The manufacturer that produced the plastic jars that hold Chalk Couture’s paste and ink suddenly switched to making hand sanitizer bottles because it was more lucrative. Orders from other overseas suppliers were late and the business ran out of certain items, with little idea of when replenishment shipments would actually show up. It also ran into problems with its third-party logistics (3PL) provider. At one point last year, orders were taking 12 to 16 business days to ship, instead of the usual two or three days.
The company was honest about these issues with the individual wholesale buyers who sell the product, and most were understanding, said Director of Finance Ansen Hatch.
Even for companies that had plenty of inventory on-hand, last-mile delivery was challenging. It’s no secret that major parcel carriers, particularly the U.S. Postal Service, struggled to support(opens in new tab) a sudden increase in home deliveries. Beginning in mid-December, LovelySkin’s shipping system showed expected delivery dates much further out than usual, said Dr. Joel Schlessinger, a board-certified dermatologist who’s the company’s founder and CEO.
Although the health and beauty retailer usually sends orders through the Postal Service, it transferred all orders with a value of $50 or more to UPS to ensure customers didn’t receive their orders late.
“We clearly were affected initially, before we knew the extent of the issue,” Schlessinger said. “But after the issue was identified, we were able to pivot very quickly and retain customer loyalty and happiness.”
Those difficult moments convinced some retailers to reevaluate their supply chain and even their broader business strategy.
Pact’s gross margin more than doubled in the fourth quarter thanks to savings from lighter promotions. The retailer was not profitable for much of its 11-year history while it focused on growth and building a customer base, Cook said. Since September 2020, though, Pact has turned a profit. It plans to keep that streak alive in 2021 and will not rely on big discounts. So far, it’s working — January sales are on a record-setting pace after Pact finally built stock levels back up.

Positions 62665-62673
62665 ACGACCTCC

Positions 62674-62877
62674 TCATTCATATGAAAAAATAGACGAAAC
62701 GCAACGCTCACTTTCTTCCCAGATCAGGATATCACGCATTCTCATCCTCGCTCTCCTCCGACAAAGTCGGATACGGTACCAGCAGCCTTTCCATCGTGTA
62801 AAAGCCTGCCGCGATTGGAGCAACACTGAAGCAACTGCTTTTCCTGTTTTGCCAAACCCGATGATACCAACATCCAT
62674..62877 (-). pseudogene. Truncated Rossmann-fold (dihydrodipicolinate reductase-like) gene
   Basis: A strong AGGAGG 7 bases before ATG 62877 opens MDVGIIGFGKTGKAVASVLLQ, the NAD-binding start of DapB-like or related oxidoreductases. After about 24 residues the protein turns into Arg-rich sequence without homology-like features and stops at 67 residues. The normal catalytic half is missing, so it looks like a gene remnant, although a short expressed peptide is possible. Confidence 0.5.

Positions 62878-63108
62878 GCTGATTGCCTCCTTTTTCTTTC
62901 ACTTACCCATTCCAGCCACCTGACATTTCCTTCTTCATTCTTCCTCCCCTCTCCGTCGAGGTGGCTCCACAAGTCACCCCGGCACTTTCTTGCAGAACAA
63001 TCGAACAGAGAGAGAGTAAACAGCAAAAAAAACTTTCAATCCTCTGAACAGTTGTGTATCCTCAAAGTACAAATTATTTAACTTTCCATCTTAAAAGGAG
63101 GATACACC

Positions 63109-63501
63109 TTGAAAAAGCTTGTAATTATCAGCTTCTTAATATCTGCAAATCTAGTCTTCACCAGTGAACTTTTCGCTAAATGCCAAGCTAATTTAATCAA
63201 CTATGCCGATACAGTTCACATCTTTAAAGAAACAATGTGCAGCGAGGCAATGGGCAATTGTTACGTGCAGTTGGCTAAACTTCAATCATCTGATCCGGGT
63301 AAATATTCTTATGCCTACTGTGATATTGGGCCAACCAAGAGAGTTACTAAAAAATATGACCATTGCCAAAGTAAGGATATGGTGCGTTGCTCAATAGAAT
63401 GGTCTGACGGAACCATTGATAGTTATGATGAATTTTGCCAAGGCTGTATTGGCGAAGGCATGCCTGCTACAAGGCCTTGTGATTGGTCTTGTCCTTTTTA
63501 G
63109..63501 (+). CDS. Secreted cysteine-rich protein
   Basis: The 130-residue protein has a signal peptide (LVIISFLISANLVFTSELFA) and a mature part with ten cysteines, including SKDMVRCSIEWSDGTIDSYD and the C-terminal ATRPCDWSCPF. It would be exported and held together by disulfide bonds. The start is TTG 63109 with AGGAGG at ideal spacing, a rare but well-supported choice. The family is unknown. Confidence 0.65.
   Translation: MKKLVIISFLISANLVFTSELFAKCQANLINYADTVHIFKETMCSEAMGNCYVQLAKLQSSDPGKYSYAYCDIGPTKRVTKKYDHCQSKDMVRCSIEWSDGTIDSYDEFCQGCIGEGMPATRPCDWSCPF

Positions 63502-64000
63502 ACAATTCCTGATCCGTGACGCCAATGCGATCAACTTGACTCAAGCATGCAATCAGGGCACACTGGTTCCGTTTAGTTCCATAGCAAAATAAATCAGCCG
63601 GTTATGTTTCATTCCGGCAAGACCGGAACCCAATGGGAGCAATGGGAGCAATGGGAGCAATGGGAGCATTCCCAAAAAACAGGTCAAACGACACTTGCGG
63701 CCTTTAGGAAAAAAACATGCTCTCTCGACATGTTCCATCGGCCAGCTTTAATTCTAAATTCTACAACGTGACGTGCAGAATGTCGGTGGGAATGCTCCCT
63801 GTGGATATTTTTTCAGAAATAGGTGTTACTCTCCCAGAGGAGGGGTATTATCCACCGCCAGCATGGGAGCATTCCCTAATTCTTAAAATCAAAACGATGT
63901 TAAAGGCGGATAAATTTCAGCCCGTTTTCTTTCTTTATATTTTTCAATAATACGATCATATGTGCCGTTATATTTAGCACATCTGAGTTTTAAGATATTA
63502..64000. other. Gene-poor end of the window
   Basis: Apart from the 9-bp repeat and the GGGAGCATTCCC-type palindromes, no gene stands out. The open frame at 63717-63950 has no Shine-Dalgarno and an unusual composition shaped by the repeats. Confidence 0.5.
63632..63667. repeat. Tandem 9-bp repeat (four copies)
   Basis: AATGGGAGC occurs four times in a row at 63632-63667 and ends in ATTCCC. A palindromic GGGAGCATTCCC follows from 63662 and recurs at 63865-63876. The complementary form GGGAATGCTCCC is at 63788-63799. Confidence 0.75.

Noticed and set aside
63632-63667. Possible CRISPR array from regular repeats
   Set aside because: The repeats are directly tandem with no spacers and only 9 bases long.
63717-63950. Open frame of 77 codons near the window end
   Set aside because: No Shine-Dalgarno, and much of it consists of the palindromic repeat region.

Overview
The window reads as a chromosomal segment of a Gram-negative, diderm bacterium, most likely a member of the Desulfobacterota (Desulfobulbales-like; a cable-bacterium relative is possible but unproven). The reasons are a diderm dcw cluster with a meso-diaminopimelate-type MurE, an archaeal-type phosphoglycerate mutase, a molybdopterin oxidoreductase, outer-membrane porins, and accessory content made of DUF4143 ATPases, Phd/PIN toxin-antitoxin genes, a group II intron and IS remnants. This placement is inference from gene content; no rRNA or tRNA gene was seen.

While the brand likely would have seen more dramatic growth during the holiday season if it had more inventory available and ran more aggressive promotions, that’s no longer the top priority.
“We’re a business now that is really focused on acquiring high-value customers and retaining them by providing great products and experience,” Cook said. “I think, and we’ve heard this from investors too, there’s less of a single-minded focus on how big can you get versus can you be a self-sustaining, profitable business that has high-value customers? That really creates more value than proving you can grow the top line really fast.”
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After overseas manufacturers fell short, Chalk Couture decided to take much of the manufacturing process in-house. The company’s Salt Lake City warehouse, which already manufactures paint and ink, will soon have the machinery to cut and paint wood surfaces.
Although domestic manufacturing will increase costs, it gives Chalk Couture much greater flexibility. The brand will be able to produce goods on much shorter notice and in the quantities it needs instead of being forced to buy in bulk, which should reduce holding costs.
“In the end, the cost is going to go up some, but I think overall it’s going to improve our cash flow tremendously,” Hatch said.
In addition, the brand will fulfill more orders from its own warehouse instead of relying on the 3PL. It added a packaging system and will hire at least 18 more employees to pack and ship orders. That move comes as Chalk Couture adopts something closer to a D2C model, shipping more items straight to customers from its warehouse instead of to representatives who store their own inventory and then sell it to consumers.